The government’s powerful Expenditure Review Committee (ERC) has signed off on cuts of $200 million to $300 million over five years to the budgets of the ABC and SBS.

The magnitude of the cuts was suggested by Crikey in August. Yesterday, a report in Fairfax said the final decision had been reached by the ERC, and Crikey’s investigations this morning suggest that report was very much on the money. A cut of $300 million over five years, to use the upper end of what is being discussed, would strip $60 million from the budgets of the ABC and SBS per year for five years.

It’s likely the $60 million will be split into a $50 million cut from the ABC, and the rest from SBS. While most Crikey sources this morning declined to comment on the allocation of funding cuts between the two broadcasters, one SBS source said he understood the multicultural broadcaster would lose $50 million over five years ($10 million a year).

Asked about the funding issue this morning, an ABC spokesman told Crikey the ABC was “yet to receive formal notification of the size of any budget cut”. An SBS spokesperson said: “SBS has been advised of the nature of the funding cuts and awaits formal government announcement.” Both broadcasters have been involved in the budget cut process since January. While official confirmation has not come yet, Crikey understands both SBS and the ABC are aware of what kind of figures are being finalised.

An official announcement is expected within the next few weeks. The cuts have passed the ERC — which consists of the Prime Minister along with Treasurer Joe Hockey, Warren Truss, Matthias Cormann and Peter Dutton — and await only cabinet approval to move forward. Many within the government are likely to consider a $60 million yearly cut as insufficient, but it is expected to pass cabinet. Previously, there was pressure to cut the ABC by up to $100 million annually. Given this, some within the ABC were this morning saying the figure wasn’t quite as bad as it could have been — a $100 million cut would have “devastated” the national broadcaster.

But a $60 million cut is nonetheless significant. ABC sources were this morning estimating around 400 to 500 redundancies would be necessary to meet this budget reduction. At the absolute best, one said, cuts could be limited to 300 jobs. The broadcaster’s foreign bureaus are in the firing line, as has been reported in The Guardian, as is its production facility in South Australia — the last remaining TV production centre outside Sydney and Melbourne, which makes it especially vulnerable to centralisation cost-savings. “My heart weeps for South Australia — they’re gonna cop it,” an ABC source said this morning, expecting around 100 jobs could be cut out of Adelaide and the surrounding region.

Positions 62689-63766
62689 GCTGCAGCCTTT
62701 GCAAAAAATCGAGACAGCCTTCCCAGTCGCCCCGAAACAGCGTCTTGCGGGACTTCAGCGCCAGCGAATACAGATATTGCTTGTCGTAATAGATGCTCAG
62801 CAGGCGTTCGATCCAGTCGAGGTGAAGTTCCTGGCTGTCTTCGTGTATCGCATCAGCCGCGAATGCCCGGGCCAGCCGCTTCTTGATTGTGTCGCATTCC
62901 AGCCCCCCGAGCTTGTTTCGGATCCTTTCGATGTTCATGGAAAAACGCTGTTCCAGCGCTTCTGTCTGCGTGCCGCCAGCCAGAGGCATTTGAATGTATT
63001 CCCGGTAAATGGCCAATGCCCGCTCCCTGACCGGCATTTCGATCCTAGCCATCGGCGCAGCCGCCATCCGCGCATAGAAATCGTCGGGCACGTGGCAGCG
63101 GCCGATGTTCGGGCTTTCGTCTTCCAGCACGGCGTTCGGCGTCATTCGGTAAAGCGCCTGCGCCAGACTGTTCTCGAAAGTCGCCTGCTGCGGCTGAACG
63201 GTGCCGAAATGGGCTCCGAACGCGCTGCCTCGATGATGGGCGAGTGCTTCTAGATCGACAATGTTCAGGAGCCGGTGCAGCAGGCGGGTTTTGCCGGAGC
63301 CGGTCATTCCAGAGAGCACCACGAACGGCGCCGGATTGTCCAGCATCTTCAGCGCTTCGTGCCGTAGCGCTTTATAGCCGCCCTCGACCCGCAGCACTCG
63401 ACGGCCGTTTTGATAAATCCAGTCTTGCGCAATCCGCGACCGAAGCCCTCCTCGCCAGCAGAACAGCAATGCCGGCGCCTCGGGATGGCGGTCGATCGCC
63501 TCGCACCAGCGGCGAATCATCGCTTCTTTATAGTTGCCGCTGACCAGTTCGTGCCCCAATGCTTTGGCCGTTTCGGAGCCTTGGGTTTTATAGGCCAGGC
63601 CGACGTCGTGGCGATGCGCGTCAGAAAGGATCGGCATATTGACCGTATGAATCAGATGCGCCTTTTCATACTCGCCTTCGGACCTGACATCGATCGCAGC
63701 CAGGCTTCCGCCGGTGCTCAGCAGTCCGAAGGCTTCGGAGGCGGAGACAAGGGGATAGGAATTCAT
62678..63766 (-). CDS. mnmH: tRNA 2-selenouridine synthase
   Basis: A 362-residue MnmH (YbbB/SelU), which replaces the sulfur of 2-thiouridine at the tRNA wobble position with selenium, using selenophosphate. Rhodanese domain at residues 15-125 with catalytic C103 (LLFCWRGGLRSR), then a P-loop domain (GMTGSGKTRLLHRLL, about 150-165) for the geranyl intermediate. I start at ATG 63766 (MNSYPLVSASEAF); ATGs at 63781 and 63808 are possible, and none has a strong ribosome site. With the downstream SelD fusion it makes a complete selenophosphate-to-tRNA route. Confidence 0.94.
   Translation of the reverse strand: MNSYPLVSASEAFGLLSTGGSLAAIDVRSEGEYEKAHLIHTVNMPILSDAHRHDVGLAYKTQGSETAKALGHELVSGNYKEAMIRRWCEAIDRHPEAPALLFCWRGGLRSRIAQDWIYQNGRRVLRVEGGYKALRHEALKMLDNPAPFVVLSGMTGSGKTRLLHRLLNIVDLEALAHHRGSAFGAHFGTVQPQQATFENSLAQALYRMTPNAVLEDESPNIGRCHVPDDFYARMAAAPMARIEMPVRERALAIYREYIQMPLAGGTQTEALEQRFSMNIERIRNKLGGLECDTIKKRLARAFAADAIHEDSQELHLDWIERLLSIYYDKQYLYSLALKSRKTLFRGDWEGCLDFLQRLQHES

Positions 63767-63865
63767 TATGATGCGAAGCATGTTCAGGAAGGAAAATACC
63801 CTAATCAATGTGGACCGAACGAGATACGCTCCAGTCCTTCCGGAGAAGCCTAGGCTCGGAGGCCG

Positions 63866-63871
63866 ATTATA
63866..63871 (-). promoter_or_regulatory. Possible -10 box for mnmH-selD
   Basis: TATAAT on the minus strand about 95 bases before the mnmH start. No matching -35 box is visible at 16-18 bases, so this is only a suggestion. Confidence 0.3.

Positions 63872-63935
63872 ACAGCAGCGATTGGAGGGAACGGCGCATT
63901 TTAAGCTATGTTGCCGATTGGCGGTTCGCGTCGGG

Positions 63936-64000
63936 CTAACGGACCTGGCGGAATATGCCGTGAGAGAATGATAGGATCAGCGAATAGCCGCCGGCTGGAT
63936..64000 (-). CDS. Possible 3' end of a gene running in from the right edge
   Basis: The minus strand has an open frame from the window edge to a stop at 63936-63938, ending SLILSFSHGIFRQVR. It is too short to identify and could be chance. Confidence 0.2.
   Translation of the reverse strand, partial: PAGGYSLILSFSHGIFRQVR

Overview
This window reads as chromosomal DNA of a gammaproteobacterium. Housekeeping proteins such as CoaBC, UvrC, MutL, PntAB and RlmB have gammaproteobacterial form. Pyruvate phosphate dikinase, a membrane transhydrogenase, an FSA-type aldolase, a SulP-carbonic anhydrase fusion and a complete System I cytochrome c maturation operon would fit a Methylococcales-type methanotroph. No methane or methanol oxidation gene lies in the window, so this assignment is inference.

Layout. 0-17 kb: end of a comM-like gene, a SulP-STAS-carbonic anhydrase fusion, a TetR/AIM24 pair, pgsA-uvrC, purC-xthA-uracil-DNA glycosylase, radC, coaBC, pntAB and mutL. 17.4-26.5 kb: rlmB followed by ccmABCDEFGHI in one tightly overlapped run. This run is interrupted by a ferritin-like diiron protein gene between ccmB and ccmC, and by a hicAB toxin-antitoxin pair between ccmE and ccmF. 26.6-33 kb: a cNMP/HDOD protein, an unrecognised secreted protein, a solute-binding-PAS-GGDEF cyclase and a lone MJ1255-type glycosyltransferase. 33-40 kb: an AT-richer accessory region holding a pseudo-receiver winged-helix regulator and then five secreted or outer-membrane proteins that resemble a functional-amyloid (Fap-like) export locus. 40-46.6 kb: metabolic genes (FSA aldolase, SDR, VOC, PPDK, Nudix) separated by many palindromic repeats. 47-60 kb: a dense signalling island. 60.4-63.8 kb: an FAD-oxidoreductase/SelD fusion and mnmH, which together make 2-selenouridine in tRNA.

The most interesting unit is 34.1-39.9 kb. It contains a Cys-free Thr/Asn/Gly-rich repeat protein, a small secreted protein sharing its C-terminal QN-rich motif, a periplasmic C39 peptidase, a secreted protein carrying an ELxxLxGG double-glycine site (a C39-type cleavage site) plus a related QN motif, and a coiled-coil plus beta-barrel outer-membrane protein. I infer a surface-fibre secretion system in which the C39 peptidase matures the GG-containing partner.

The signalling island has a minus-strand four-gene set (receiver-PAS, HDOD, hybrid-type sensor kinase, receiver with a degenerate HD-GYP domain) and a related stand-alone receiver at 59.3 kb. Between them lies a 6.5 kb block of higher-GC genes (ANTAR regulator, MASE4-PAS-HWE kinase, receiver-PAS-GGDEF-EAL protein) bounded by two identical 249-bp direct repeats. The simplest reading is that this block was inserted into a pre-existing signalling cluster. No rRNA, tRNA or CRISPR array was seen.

Whether 300 or 500 jobs go will be up to the decisions of managing director Mark Scott and the ABC board. The organisation is in a period of significant restructuring, which is driven by both the budget cuts and by Scott’s desire to see the organisation adapt to ensure its relevance in the 21st century.

After a long period where ABC management was reluctant to make decisions without knowing the final budget cut, some cuts have been announced in recent weeks. News-satire show The Roast on ABC2 will not be returning in 2015, and the team behind Big Ideas on ABC1 also believes the show has been axed, despite management telling Crikey yesterday that no decision had been made. Some journalists at the broadcaster believe decisions, as yet unannounced, have also been made on the future of several other shows as well — the state editions of 7.30 are expected to be axed, as is late-night business show The Business. Meanwhile, at SBS, some staff are also being informed their shows will be scaled back in 2015.

The cuts to SBS are more complicated than the ones at the ABC, because a change is also expected to the way the multicultural broadcaster calculates its allowable advertising. Crikey understands the government will allow SBS to average out the ads it airs during the day, allowing it to air fewer in times of low demand and more in prime time. The revenue expected from this would be taken out of its total funding package. This change has infuriated the commercial broadcast sector, which believe it will lead to more competition for the fixed advertising pie.

Peter Fray

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